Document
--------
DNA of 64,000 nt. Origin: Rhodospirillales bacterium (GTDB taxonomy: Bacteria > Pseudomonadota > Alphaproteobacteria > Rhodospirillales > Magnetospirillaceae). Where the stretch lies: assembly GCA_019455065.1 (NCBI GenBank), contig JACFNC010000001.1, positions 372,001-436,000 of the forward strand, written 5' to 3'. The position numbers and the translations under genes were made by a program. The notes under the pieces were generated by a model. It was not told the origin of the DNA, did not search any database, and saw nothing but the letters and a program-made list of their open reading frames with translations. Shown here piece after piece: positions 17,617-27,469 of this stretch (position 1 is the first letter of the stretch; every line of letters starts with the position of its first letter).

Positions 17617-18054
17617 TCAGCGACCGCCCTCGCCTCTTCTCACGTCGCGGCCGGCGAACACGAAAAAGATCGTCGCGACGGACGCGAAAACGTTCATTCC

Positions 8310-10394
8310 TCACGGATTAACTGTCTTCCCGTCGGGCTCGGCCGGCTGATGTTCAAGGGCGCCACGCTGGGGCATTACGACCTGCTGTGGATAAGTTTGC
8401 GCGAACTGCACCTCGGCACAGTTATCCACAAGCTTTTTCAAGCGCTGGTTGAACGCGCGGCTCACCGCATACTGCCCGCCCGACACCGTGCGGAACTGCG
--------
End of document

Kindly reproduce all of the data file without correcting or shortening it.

DNA of 64,000 nt. Origin: Rhodospirillales bacterium (GTDB taxonomy: Bacteria > Pseudomonadota > Alphaproteobacteria > Rhodospirillales > Magnetospirillaceae). Where the stretch lies: assembly GCA_019455065.1 (NCBI GenBank), contig JACFNC010000001.1, positions 372,001-436,000 of the forward strand, written 5' to 3'. The position numbers and the translations under genes were made by a program. The notes under the pieces were generated by a model. It was not told the origin of the DNA, did not search any database, and saw nothing but the letters and a program-made list of their open reading frames with translations. Shown here piece after piece: positions 17,617-27,469 of this stretch (position 1 is the first letter of the stretch; every line of letters starts with the position of its first letter).

Positions 17617-18054
17617 TCAGCGACCGCCCTCGCCTCTTCTCACGTCGCGGCCGGCGAACACGAAAAAGATCGTCGCGACGGACGCGAAAACGTTCATTCC

Positions 8310-10394
8310 TCACGGATTAACTGTCTTCCCGTCGGGCTCGGCCGGCTGATGTTCAAGGGCGCCACGCTGGGGCATTACGACCTGCTGTGGATAAGTTTGC
8401 GCGAACTGCACCTCGGCACAGTTATCCACAAGCTTTTTCAAGCGCTGGTTGAACGCGCGGCTCACCGCATACTGCCCGCCCGACACCGTGCGGAACTGCG